We crossed Galway Bay in the dark, so I'm not sure what the view was like - I do remember feeling like we were getting tossed around in a dingy, and Barry vomiting in a barrel due to seasickness. However, I will say that once we landed we were able to find warm and cheap accommodations at the youth hostel a short walk from the pier. Hanging out at the adjoining pub for hours of drinking, conversation, and "Who Wants to be a British Millionaire" actually ended up being one of the most memorable nights of the trip. The isolation (with the exception of the few other buildings in town) was an amazing feeling.
The following day we were lucky enough, with a slight break in the weather, to rent bikes and cycle to Dun Aonghasa - ruins of a fortress dating back over 2,000 years. Not to mention an amazing view of the Atlantic Ocean. 
(Barry and I at Dun Aonghasa - Meriel WIMPED OUT!)

We survived the boat ride back that evening, and were rewarded with another couple days of pubs & pints.
Yes, I may moan about the weather, but all in all the Aran Islands are totally worth a visit!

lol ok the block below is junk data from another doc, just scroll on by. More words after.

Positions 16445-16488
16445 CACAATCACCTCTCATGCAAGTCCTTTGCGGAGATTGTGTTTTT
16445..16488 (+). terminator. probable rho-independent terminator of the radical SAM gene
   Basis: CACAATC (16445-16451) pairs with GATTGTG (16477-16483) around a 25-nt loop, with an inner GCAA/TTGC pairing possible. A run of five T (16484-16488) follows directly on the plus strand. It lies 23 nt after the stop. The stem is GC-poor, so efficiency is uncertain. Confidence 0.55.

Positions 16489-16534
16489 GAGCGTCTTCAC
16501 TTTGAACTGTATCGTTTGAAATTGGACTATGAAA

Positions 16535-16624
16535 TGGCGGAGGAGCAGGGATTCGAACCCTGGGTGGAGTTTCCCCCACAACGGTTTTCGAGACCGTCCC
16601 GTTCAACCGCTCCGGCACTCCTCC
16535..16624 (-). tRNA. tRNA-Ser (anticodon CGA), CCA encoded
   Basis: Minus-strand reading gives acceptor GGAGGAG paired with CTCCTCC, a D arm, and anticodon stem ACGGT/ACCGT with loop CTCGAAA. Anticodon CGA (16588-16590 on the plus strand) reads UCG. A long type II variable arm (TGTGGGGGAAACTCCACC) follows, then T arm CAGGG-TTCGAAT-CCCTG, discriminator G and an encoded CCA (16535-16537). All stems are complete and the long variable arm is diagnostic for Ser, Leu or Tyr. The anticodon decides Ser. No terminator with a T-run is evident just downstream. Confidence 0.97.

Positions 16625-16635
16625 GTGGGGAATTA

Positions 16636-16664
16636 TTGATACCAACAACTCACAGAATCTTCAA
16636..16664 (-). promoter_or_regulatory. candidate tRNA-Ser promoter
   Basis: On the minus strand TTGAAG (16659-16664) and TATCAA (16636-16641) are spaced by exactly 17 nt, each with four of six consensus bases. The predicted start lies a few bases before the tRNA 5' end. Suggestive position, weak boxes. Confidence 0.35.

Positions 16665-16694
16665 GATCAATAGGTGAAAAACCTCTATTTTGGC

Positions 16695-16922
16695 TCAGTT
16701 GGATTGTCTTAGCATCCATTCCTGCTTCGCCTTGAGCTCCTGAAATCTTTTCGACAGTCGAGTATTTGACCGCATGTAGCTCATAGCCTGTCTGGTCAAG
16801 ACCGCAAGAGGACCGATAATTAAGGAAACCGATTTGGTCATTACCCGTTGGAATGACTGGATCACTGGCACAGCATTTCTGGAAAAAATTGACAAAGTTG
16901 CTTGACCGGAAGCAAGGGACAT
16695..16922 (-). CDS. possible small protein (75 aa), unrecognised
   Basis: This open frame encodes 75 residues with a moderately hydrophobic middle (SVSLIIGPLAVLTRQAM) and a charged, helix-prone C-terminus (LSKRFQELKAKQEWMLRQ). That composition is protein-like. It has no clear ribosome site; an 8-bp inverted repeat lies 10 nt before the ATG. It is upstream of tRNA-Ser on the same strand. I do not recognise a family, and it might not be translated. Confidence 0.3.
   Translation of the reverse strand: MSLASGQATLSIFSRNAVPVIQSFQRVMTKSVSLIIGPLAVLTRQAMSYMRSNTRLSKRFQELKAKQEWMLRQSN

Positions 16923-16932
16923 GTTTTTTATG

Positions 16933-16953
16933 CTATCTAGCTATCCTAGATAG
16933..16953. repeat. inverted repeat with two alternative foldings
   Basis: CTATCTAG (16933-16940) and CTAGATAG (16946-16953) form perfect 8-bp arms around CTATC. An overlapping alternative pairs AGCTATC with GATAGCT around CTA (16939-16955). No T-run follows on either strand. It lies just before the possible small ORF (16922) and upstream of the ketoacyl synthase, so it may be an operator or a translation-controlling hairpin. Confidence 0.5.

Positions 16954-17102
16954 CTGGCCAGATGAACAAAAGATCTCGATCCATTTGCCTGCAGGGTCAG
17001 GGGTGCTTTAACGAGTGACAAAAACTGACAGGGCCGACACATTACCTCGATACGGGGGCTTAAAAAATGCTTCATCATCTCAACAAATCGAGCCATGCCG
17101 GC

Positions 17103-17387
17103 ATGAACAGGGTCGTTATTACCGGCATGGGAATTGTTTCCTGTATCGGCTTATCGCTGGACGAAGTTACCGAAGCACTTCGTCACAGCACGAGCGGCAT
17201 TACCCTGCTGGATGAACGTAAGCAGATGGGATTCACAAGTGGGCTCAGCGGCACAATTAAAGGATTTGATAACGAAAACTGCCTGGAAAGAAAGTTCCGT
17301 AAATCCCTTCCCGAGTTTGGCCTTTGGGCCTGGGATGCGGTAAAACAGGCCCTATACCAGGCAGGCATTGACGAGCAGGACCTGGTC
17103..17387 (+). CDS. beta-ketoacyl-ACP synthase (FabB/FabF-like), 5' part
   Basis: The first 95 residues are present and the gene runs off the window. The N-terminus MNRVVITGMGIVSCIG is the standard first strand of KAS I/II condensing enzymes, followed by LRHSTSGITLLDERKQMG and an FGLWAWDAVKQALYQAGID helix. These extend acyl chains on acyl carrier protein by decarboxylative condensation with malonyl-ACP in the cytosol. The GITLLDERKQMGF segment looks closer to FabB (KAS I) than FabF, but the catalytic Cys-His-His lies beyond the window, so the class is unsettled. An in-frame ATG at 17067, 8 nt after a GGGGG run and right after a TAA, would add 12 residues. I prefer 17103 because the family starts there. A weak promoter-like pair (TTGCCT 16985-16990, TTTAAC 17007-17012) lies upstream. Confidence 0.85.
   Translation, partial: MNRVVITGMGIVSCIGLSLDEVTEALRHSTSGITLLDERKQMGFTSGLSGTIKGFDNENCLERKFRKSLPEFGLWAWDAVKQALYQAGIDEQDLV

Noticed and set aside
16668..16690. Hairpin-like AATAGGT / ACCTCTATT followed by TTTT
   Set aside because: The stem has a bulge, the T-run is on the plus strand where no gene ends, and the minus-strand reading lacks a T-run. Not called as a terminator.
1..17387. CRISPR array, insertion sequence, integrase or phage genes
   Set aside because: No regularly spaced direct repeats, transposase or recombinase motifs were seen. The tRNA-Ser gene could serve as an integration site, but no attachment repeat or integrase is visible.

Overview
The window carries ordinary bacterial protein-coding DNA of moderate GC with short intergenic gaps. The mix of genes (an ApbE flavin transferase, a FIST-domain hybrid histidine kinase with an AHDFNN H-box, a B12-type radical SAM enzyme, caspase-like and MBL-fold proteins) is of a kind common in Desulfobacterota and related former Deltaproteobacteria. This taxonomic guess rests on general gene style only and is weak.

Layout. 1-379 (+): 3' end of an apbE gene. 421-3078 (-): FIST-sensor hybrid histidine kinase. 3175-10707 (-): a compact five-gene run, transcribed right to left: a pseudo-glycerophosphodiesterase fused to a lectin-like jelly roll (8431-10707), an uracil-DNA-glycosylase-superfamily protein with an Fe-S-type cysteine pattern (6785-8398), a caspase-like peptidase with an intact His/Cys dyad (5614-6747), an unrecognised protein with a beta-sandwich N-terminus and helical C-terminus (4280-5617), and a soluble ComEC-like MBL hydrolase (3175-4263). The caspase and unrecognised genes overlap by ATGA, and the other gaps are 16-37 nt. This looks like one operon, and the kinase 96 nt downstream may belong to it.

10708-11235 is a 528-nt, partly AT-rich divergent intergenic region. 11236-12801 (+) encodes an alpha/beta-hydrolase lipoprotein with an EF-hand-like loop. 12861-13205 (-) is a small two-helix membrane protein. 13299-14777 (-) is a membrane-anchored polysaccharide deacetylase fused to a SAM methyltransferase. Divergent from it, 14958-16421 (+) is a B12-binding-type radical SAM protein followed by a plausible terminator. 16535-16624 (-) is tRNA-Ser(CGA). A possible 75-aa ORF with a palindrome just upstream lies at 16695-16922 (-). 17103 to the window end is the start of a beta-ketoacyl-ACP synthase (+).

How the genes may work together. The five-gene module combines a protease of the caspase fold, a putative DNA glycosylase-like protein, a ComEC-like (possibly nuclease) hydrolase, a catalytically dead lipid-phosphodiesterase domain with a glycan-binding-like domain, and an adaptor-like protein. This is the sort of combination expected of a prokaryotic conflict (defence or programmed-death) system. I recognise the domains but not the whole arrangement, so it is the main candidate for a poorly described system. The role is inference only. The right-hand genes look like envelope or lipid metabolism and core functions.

Saturday, January 3, 2009

Happy New Year!

This past week, I had the pleasure of spending New Year's with 16 of my very good friends on Long Lake in Bridgton, Maine. For those of you that are unfamiliar with this small lakes region town and for those of you that are fans of the infamous Stephen King, Bridgton is the scene of his horror novella, The Mist. Very briefly, "The Mist" tells the story of how the small town of Bridgton becomes enveloped by an unnatural mist that releases strange creatures which attack the human population.

As luck would have it, there was a light snow storm, but a thick fog hiding the lake on New Year's Eve Day. Fortunately, the house has huge windows which helped to makes these natural elements even more real. And even more fortunately, I was left alone in the house for about an hour after we had watched a couple of scary movies, while several of my friends went to go New Year's Eve shopping. And perhaps even most freaky, there was a strange man working on the hot water pump on the outside of the house. Needless to say, all of these elements combined inevitably led to twisted & gruesome thoughts in my head. I'm ok though - don't you worry.

Anyway, hope y'all had a Happy New Year!